Negative Running of the Spectral Index, Hemispherical Asymmetry and the Consistency of Planck with Large rr

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    Planck favours a negative running of the spectral index, with the likelihood being dominated by low multipoles l50l \lesssim 50 and no preference for running at higher ll. A negative spectral index is also necessary for the 2-σ\sigma Planck upper bound on the tensor-to-scalar ratio rr to be consistent with values significantly larger than 0.1. Planck has also observed a hemispherical asymmetry of the CMB power spectrum, again mostly at low multipoles. Here we consider whether the physics responsible for the hemispherical asymmetry could also account for the negative running of the spectral index and the consistency of Planck with a large value of rr. A negative running of the spectral index can be generated if the hemispherical asymmetry is due to a scale- and space-dependent modulation which suppresses the CMB power spectrum at low multipoles. We show that the observed hemispherical asymmetry at low ll can be generated while satisfying constraints on the asymmetry at higher ll and generating a negative spectral index of the right magnitude to account for the Planck observation and to allow Planck to be consistent with a large value of rr.Comment: 5 pages, 3 figures. Title altered to reflect changed status of BICEP2 result. Clarified discussion of results with new figures. Version to be published in JCA

    Hemispherical Power Asymmetry from Scale-Dependent Modulated Reheating

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    We propose a new model for the hemispherical power asymmetry of the CMB based on modulated reheating. Non-Gaussianity from modulated reheating can be small enough to satisfy the bound from Planck if the dominant modulation of the inflaton decay rate is linear in the modulating field σ\sigma. σ\sigma must then acquire a spatially-modulated power spectrum with a red scale-dependence. This can be achieved if the primordial perturbation of σ\sigma is generated via tachyonic growth of a complex scalar field. Modulated reheating due to σ\sigma then produces a spatially modulated and scale-dependent sub-dominant contribution to the adiabatic density perturbation. We show that it is possible to account for the observed asymmetry while remaining consistent with bounds from quasar number counts, non-Gaussianity and the CMB temperature quadupole. The model predicts that the adiabatic perturbation spectral index and its running will be modified by the modulated reheating component.Comment: 11 pages, references correcte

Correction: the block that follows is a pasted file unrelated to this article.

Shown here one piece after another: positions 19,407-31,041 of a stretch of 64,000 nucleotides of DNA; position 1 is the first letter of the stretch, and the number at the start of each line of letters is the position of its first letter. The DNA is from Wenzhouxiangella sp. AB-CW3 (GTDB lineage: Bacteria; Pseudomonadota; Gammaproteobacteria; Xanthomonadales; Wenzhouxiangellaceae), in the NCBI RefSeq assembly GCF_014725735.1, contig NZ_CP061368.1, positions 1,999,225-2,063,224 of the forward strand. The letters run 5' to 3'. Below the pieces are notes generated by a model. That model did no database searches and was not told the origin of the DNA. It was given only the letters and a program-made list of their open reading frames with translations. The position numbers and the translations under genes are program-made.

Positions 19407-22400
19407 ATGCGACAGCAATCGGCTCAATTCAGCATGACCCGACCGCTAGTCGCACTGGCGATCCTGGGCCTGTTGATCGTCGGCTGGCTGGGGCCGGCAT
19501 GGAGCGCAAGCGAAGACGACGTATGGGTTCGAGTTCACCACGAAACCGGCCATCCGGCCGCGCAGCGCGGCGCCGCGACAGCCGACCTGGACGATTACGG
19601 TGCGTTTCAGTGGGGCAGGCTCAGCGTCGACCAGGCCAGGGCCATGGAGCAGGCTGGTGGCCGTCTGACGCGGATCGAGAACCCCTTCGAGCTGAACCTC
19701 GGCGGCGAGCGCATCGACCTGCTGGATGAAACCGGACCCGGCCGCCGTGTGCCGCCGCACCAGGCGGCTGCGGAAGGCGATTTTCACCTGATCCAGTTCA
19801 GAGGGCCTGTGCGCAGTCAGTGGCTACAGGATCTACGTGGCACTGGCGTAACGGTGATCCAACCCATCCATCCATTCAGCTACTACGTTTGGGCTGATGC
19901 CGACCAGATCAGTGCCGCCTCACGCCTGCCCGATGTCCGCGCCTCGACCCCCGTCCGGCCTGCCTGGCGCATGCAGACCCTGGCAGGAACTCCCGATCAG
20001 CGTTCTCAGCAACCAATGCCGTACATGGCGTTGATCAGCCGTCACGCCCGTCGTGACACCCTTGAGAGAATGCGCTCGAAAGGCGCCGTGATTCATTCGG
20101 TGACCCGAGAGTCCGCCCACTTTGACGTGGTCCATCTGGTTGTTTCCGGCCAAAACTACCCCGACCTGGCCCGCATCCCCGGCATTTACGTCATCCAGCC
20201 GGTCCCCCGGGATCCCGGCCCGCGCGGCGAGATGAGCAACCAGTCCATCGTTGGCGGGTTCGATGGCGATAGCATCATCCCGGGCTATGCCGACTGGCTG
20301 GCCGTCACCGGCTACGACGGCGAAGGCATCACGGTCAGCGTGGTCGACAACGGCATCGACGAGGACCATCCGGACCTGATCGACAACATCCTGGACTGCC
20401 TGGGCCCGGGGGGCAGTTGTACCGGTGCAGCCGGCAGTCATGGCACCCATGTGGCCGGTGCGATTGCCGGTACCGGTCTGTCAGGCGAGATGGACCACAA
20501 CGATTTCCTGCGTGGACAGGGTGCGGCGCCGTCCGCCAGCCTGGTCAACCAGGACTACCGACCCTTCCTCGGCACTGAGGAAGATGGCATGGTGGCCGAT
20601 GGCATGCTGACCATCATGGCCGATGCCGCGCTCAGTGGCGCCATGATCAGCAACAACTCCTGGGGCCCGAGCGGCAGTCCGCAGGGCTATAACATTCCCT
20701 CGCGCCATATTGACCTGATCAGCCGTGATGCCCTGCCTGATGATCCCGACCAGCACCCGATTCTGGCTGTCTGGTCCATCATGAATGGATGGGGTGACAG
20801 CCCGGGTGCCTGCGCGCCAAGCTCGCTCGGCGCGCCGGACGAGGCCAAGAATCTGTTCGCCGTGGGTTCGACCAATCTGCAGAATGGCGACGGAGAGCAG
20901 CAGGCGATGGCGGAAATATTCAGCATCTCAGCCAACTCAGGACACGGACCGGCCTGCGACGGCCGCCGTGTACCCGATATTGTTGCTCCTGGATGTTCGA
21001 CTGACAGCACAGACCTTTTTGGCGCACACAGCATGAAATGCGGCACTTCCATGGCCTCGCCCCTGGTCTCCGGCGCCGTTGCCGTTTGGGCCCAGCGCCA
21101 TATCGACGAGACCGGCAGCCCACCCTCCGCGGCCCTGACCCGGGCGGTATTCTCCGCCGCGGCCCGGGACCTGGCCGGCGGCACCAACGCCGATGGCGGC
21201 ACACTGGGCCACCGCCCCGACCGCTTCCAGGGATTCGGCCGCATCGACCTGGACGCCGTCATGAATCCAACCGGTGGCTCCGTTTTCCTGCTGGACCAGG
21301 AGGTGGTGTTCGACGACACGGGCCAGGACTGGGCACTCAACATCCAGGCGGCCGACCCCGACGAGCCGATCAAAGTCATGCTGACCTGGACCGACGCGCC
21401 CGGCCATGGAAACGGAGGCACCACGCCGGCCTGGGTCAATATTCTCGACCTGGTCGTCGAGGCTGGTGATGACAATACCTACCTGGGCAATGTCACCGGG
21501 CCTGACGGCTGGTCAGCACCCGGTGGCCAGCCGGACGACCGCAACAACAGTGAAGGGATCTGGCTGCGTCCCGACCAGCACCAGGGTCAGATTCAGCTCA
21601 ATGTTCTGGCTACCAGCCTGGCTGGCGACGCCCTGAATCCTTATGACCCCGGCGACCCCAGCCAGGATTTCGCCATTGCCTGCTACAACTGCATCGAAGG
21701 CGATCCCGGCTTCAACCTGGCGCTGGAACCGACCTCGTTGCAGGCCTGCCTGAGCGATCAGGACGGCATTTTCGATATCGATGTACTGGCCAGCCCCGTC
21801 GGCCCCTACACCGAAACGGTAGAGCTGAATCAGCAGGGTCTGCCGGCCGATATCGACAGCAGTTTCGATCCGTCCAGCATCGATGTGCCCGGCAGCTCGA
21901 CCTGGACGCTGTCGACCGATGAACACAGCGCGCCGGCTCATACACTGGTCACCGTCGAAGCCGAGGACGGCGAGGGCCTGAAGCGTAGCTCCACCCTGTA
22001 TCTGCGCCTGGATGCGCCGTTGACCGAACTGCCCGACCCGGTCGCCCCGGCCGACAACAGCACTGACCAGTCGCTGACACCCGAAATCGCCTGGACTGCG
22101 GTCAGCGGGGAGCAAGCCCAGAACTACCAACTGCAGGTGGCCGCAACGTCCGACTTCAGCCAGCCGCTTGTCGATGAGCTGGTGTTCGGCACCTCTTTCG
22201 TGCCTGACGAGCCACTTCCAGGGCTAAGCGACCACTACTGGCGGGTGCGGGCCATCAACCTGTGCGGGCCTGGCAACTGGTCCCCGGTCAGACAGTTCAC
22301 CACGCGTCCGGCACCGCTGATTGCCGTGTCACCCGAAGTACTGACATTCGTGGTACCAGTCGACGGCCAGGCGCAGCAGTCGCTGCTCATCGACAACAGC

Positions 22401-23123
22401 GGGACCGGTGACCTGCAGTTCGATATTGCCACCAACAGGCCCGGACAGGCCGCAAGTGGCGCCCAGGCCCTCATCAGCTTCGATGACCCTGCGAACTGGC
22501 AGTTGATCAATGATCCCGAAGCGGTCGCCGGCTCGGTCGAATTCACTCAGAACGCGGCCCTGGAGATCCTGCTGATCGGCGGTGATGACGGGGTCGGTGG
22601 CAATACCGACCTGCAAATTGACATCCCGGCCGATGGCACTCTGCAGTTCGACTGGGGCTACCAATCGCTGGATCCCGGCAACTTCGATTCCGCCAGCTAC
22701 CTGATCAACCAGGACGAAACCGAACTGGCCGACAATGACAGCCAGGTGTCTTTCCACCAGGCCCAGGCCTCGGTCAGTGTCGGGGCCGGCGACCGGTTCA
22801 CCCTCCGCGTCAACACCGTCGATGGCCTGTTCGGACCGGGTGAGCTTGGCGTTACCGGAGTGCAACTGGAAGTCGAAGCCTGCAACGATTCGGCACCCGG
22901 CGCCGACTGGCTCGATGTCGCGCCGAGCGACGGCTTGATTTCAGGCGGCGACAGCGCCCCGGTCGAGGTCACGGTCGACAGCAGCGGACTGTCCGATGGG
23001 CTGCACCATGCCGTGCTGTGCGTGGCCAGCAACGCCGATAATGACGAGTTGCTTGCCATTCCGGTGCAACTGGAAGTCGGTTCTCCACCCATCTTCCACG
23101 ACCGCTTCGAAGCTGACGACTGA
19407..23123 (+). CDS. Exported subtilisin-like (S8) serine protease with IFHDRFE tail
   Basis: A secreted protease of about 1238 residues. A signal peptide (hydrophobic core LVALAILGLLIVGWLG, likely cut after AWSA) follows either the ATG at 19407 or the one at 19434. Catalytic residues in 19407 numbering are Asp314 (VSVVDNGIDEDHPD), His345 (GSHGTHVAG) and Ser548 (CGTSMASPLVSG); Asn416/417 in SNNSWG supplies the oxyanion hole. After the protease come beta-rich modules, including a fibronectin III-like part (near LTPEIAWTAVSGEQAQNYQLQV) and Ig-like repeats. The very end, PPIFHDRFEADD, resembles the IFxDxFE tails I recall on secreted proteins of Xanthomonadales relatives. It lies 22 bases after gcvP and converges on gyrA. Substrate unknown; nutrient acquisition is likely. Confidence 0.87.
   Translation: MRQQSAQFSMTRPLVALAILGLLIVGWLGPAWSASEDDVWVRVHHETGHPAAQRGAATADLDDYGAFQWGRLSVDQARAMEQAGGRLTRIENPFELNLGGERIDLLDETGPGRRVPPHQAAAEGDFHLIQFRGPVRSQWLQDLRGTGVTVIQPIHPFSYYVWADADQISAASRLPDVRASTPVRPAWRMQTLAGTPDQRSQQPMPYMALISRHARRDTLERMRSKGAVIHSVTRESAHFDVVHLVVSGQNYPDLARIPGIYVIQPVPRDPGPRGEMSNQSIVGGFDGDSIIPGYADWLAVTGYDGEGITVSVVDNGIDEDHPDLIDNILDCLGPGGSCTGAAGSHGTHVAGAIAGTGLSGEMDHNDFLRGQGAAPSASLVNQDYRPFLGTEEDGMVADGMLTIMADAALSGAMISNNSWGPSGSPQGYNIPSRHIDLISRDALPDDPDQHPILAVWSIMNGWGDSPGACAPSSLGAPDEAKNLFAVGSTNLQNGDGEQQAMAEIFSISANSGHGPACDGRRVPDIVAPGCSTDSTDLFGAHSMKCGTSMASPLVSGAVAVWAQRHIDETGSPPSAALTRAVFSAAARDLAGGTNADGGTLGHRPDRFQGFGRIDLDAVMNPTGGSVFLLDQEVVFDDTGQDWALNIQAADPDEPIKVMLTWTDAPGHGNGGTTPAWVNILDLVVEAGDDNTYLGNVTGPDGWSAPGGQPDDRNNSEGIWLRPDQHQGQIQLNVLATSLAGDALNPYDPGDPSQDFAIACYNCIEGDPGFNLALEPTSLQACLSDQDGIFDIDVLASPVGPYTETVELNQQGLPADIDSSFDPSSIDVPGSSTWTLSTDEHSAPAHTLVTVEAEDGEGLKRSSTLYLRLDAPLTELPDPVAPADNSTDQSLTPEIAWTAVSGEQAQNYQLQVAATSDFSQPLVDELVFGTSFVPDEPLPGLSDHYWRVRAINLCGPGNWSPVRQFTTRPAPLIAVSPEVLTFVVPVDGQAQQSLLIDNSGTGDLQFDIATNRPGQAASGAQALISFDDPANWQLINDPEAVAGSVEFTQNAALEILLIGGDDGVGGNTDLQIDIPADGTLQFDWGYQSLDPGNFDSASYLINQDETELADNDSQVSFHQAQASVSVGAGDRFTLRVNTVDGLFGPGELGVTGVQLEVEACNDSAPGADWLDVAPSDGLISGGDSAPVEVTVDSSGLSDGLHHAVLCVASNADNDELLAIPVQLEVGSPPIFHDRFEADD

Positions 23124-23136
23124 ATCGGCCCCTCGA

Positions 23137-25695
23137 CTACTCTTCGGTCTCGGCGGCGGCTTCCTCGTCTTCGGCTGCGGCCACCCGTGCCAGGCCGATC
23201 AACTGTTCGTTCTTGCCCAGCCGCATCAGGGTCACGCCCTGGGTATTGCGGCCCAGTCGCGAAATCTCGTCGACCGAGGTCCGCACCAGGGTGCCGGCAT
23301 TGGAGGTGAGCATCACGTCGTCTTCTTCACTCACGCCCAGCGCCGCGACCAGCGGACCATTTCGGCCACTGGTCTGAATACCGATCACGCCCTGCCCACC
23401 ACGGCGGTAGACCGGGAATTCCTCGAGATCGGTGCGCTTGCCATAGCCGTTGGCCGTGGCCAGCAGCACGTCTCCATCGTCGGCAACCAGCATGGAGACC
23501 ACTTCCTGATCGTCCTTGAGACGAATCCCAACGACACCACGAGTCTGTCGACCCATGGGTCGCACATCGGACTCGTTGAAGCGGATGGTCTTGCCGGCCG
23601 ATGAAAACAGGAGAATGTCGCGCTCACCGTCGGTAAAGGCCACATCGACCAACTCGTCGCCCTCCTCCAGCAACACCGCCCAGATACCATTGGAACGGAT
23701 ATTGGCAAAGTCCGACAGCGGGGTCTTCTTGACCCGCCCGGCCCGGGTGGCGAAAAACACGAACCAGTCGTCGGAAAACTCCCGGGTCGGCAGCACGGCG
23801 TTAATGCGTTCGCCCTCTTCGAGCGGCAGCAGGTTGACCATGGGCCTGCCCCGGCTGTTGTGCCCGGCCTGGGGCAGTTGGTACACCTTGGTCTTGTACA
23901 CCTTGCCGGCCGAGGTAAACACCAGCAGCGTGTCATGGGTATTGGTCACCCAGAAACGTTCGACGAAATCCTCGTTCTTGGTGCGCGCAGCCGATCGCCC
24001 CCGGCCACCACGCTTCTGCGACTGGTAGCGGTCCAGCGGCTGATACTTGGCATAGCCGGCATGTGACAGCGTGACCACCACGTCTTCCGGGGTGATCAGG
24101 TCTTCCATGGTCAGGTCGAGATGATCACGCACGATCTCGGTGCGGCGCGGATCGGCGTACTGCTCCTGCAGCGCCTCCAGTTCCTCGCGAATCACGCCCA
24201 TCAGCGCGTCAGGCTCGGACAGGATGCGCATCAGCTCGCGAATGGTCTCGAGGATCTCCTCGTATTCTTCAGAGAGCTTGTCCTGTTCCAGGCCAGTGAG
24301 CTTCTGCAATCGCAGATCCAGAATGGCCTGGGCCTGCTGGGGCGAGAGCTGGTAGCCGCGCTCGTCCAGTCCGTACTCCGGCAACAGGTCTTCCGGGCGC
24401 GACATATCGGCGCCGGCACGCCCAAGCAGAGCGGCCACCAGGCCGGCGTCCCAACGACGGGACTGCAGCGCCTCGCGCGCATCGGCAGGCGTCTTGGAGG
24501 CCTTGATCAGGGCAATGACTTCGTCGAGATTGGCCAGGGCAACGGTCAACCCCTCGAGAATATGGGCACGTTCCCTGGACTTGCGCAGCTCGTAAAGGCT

Signatures of Planck Corrections in a Spiralling Axion Inflation Model

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    The minimal sub-Planckian axion inflation model accounts for a large scalar-to-tensor ratio via a spiralling trajectory in the field space of a complex field Φ\Phi. Here we consider how the predictions of the model are modified by Planck scale-suppressed corrections. In the absence of Planck corrections the model is equivalent to a ϕ4/3\phi^{4/3} chaotic inflation model. Planck corrections become important when the dimensionless coupling ξ\xi of Φ2|\Phi|^{2} to the topological charge density of the strongly-coupled gauge sector FF~F \tilde{F} satisfies ξ1\xi \sim 1. For values of Φ|\Phi| which allow the Planck corrections to be understood via an expansion in powers of Φ2/MPl2|\Phi|^{2}/M_{Pl}^{2}, we show that their effect is to produce a significant modification of the tensor-to-scalar ratio from its ϕ4/3\phi^{4/3} chaotic inflation value without strongly modifying the spectral index. In addition, to leading order in Φ2/MPl2|\Phi|^2/M_{Pl}^{2}, the Planck modifications of nsn_{s} and rr satisfy a consistency relation, Δns=Δr/16\Delta n_{s} = - \Delta r/16. Observation of these modifications and their correlation would allow the model to be distinguished from a simple ϕ4/3\phi^{4/3} chaotic inflation model and would also provide a signature for the influence of leading-order Planck corrections.Comment: 9 pages. Minor alterations to text. Planck n_s and r values updated. Version to be published in JCA

    Unparticles: Interpretation and Cosmology.

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    We discuss the physical interpretation of unparticles and review the constraints from cosmology. Unparticles may be understood in terms of confined states of a strongly-coupled scale-invariant theory, where scale-invariance implies that the confined states have continuous masses. This picture is consistent with the observation that unparticle operators can be represented in terms of continuous mass fields. Finite results in scattering processes are obtained by compensating the infinite number of unparticle final states with an infinitesimal coupling per unparticle. As a result, unparticles are stable with respect to decay or annihilation to Standard Model particles, implying a one-way flow of energy from the Standard Model sector to the unparticle sector. The qualitative properties of unparticles, which result from their continuous mass nature, are unchanged in the case where scale-invariance is broken by a mass gap. Unparticles with a mass gap can evade constraints from astrophysical and 5th force considerations, in which case cosmology provides the strongest constraints